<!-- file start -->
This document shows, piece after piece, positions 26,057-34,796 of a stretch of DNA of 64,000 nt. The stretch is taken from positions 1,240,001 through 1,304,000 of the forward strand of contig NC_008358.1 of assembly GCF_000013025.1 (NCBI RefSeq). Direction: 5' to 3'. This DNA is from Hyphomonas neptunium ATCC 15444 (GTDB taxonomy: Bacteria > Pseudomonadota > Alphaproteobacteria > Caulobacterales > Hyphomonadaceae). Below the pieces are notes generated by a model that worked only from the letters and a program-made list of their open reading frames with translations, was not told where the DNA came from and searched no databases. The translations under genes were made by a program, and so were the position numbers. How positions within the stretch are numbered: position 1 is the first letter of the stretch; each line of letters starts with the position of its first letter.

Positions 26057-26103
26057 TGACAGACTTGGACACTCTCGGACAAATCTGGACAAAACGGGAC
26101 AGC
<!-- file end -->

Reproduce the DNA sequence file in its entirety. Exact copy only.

This document shows, piece after piece, positions 26,057-34,796 of a stretch of DNA of 64,000 nt. The stretch is taken from positions 1,240,001 through 1,304,000 of the forward strand of contig NC_008358.1 of assembly GCF_000013025.1 (NCBI RefSeq). Direction: 5' to 3'. This DNA is from Hyphomonas neptunium ATCC 15444 (GTDB taxonomy: Bacteria > Pseudomonadota > Alphaproteobacteria > Caulobacterales > Hyphomonadaceae). Below the pieces are notes generated by a model that worked only from the letters and a program-made list of their open reading frames with translations, was not told where the DNA came from and searched no databases. The translations under genes were made by a program, and so were the position numbers. How positions within the stretch are numbered: position 1 is the first letter of the stretch; each line of letters starts with the position of its first letter.

Positions 26057-26103
26057 TGACAGACTTGGACACTCTCGGACAAATCTGGACAAAACGGGAC
26101 AGC